Laughter needed for better creative thinking in law

By Jerome Doraisamy|09 December 2019

Identifying and solving problems are best undertaken with a creative, relaxed and happy mindset, as McCabe Curwood practitioners learned at a recent in-house event.

Last week, McCabes hosted a Leading with Laughter event for its lawyers, featuring scientist and neuro-leadership expert Silvia Damiano.

During the event, Ms Damiano encouraged staff to implement various tactics to improve creativity including the use of mindfulness, humor and laughter, and simply taking time out to do something creative and apply themselves to different types of work.

To set the three tactics outlined by Ms Damiano in motion, staff took part in light-hearted activities which included painting a brief and a mindfulness exercise. A comedian also took over the event for half an hour with a mini-gig, with a dinner concluding the evening.

McCabes managing principal Andrew Lacey said that creativity is a “vital skill” in business, and it is crucial – through such events – to encourage a new way of thinking and problem-solving.

“Silvia Damiano is a brilliant presenter and leader in the field of neuroleadership, I am thrilled that we were able to present her techniques to the broader firm,” he said.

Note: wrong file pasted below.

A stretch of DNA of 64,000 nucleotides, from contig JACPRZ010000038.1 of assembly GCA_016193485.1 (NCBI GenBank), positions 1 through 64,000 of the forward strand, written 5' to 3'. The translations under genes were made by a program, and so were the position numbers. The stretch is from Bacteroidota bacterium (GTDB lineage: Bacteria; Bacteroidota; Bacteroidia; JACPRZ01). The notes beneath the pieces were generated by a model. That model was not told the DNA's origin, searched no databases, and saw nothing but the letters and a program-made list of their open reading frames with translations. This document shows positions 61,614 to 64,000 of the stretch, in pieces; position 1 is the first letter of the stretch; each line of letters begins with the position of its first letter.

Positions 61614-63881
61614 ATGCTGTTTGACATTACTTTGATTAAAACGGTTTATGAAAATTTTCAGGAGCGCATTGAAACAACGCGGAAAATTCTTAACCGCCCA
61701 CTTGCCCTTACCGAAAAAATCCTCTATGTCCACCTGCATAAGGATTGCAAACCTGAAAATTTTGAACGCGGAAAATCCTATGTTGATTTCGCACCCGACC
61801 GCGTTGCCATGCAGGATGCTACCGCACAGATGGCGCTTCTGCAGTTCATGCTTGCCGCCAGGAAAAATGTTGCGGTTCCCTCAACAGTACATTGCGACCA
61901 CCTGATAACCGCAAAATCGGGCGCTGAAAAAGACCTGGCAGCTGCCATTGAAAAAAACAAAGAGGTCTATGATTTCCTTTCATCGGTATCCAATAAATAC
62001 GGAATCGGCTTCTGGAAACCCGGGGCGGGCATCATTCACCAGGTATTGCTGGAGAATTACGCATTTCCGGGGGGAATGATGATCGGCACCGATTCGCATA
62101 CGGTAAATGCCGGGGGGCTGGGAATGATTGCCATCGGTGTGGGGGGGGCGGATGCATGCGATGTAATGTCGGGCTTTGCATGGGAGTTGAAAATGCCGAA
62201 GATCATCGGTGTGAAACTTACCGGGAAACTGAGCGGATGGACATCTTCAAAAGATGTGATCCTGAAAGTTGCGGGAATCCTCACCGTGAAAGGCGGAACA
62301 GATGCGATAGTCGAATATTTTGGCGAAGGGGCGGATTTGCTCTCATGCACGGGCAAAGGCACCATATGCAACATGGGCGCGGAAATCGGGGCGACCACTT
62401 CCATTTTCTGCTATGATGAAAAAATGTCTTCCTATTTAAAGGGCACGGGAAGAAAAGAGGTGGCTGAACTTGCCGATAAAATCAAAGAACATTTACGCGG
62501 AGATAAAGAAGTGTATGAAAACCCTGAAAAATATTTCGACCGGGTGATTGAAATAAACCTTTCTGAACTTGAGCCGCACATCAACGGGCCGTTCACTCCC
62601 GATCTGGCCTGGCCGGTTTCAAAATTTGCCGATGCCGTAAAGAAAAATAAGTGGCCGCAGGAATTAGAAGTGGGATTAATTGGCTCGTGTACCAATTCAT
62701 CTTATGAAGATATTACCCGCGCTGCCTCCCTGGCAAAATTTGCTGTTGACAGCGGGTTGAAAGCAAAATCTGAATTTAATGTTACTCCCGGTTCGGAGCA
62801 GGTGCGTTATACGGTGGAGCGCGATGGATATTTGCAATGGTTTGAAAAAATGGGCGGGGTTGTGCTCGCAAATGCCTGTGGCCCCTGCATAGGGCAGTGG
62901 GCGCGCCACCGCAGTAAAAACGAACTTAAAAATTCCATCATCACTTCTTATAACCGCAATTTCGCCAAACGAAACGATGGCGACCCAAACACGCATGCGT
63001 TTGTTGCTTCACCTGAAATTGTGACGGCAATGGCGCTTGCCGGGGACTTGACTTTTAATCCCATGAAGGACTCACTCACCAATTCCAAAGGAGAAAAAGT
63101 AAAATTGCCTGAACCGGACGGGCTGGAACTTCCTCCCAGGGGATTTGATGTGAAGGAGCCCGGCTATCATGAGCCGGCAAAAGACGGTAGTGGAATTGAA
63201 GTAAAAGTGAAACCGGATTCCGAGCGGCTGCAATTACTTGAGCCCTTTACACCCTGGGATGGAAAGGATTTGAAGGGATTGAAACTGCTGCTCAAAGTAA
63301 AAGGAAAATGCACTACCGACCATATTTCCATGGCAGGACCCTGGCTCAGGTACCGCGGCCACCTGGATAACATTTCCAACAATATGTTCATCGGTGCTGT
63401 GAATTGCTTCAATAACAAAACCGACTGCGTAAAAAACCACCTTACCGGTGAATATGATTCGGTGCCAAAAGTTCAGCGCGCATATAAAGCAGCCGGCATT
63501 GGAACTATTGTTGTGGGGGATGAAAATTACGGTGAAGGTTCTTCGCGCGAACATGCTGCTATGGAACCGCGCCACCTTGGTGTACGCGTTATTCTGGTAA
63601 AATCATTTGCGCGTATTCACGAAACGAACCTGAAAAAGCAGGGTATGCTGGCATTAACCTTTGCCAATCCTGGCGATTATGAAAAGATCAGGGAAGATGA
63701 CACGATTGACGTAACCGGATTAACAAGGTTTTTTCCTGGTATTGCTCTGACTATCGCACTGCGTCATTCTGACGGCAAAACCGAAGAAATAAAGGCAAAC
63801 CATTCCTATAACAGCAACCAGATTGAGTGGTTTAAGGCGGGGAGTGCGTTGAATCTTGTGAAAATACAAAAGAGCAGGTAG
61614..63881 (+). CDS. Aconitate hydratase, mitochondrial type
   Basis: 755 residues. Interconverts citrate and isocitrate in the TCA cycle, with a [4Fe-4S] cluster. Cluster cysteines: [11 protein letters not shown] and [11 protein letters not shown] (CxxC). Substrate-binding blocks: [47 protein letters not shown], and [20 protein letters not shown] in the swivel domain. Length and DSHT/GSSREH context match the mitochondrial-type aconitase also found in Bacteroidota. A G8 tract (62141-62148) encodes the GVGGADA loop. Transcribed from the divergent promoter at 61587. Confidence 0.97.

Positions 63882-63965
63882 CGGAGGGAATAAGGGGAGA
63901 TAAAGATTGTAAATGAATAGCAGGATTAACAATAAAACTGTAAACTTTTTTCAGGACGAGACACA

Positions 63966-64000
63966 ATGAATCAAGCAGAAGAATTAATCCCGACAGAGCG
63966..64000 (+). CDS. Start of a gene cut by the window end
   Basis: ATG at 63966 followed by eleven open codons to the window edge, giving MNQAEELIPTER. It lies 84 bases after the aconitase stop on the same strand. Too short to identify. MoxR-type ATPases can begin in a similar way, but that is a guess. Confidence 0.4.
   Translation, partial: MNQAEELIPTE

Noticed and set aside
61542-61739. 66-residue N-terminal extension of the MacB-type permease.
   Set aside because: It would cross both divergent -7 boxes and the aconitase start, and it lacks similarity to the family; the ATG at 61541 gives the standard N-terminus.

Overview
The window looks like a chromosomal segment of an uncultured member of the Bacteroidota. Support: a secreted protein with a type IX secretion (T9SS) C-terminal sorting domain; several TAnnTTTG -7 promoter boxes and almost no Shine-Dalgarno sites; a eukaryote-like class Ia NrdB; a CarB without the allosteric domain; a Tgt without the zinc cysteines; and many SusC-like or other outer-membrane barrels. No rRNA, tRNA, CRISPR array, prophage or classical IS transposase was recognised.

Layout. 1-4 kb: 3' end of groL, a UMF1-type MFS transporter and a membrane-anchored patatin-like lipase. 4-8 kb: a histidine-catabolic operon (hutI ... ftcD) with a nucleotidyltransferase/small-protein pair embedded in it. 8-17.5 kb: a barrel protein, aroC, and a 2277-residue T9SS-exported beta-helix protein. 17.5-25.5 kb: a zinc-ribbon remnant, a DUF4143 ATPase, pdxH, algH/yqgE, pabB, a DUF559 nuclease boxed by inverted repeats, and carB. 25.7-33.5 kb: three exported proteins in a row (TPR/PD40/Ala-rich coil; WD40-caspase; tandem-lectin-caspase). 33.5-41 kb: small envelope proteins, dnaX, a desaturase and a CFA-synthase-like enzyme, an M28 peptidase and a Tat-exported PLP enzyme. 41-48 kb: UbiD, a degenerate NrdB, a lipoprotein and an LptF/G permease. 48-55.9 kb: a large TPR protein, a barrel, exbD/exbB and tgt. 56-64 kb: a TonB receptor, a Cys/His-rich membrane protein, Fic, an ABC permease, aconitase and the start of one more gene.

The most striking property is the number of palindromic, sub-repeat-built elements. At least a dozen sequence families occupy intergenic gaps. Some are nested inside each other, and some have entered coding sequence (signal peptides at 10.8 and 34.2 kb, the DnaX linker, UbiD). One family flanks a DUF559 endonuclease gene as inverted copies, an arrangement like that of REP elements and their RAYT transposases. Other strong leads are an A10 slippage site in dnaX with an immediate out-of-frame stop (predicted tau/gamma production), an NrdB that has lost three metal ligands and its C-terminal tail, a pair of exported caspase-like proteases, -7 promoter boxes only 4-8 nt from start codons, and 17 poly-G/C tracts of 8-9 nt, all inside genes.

“We are encouraging an environment where individuals are able to be the best versions of themselves and are also able to grow into leadership positions within the firm. We want leaders who are courageous and are able to take responsibility for building a career and the worklife that they want.”

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“To be able to achieve this we need creative thinkers and creative thinking skills are just like any other skill – they need to be practiced,” Mr Lacey continued.

McCabes head of knowledge management Natalie Rubinstein added: “No one really gives people the evidence as to why mindfulness and taking time for yourself [are] so important and what [these] can do for a person professionally and personally. And the fact that we were able to go through all that, people were able to join those dots.

“It’s also hard to work creatively when we’re sitting in an environment which can often be very high pressured, it can be quite stressful, and we’re bogged down in very granular tasks. We felt that it was really important for people to realise that, and to work out how to be able to tap into their creativity.

“It was really fun.

“I had principals that were staying for five minutes stay for two hours. I’ve had dozens of people come up to me saying how grateful they were that they were given opportunities like that. It was really successful.”

Laughter needed for better creative thinking in law
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